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Communities and Law

Politics and Cultures of Legal Identities

Gad Barzilai

Publication Year: 2003

Communities and Law looks at minorities, or nonruling communities, and their identity practices under state domination in the midst of globalization. It examines six sociopolitical dimensions of community--nationality, social stratification, gender, religion, ethnicity, and legal consciousness--within the communitarian context and through their respective legal cultures. Gad Barzilai addresses such questions as: What is a communal legal culture, and what is its relevance for relations between state and society in the midst of globalization? How do nonliberal communal legal cultures interact with transnational American-led liberalism? Is current liberalism, with its emphasis on individual rights, litigation, and adjudication, sufficient to protect pluralism and multiculturalism? Why should democracies encourage the collective rights of nonruling communities and protect nonliberal communal cultures in principle and in practice? He looks at Arab-Palestinians, feminists, and ultra-Orthodox Jews in Israel as examples of the types of communities discussed. Communities and Law contributes to our understanding of the severe tensions between democracies, on the one hand, and the challenge of their minority communities, on the other, and suggests a path toward resolving the resulting critical issues. Gad Barzilai is Professor of Political Science and Law and Co-Director of the Law, Politics and Society Program, Department of Political Science, Tel Aviv University.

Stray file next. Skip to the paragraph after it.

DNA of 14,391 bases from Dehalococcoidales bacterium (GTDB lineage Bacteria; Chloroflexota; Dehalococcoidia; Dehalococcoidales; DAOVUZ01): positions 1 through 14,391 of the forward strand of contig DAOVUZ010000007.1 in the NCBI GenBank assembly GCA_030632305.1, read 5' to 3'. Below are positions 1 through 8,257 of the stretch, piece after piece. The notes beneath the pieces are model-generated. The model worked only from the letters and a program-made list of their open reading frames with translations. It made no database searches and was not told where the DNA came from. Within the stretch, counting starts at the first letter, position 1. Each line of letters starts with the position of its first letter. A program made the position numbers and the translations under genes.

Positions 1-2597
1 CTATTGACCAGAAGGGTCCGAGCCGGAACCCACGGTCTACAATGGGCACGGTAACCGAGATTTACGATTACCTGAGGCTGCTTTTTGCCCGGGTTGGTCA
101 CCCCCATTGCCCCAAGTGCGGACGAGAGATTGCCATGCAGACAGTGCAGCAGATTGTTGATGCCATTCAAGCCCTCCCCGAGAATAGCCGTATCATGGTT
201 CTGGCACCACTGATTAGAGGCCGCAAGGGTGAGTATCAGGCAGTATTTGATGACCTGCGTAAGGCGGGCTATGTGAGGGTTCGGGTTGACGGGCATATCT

Published by: University of Michigan Press

Acknowledgments

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pp. ix-

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Introduction: Conceptual Framework and Structure

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pp. 1-12

This book is about law and culture as major pillars in state-society relations. More accurately, it is about legal cultures in nonruling communities. To comprehend and examine communal legal cultures as key phenomena in politics, this book develops a concept that I call critical communitarianism. This...

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Chapter 1. Legal Cultures, Communities, and Democratic Political Cultures

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pp. 13-57

Democracy requires the fulfillment of a number of prerequisites, two of which are pivotal: first, open and peaceful elections with the participation of at least two rival candidates, with guaranteed realization of electoral results; and, second, a political culture that sanctifies and realizes community and individual rights. What we call a rooted democracy should display a political culture...

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Chapter 2. State Legal Culture: Domination, Identities, and the Politics of Rights

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pp. 59-96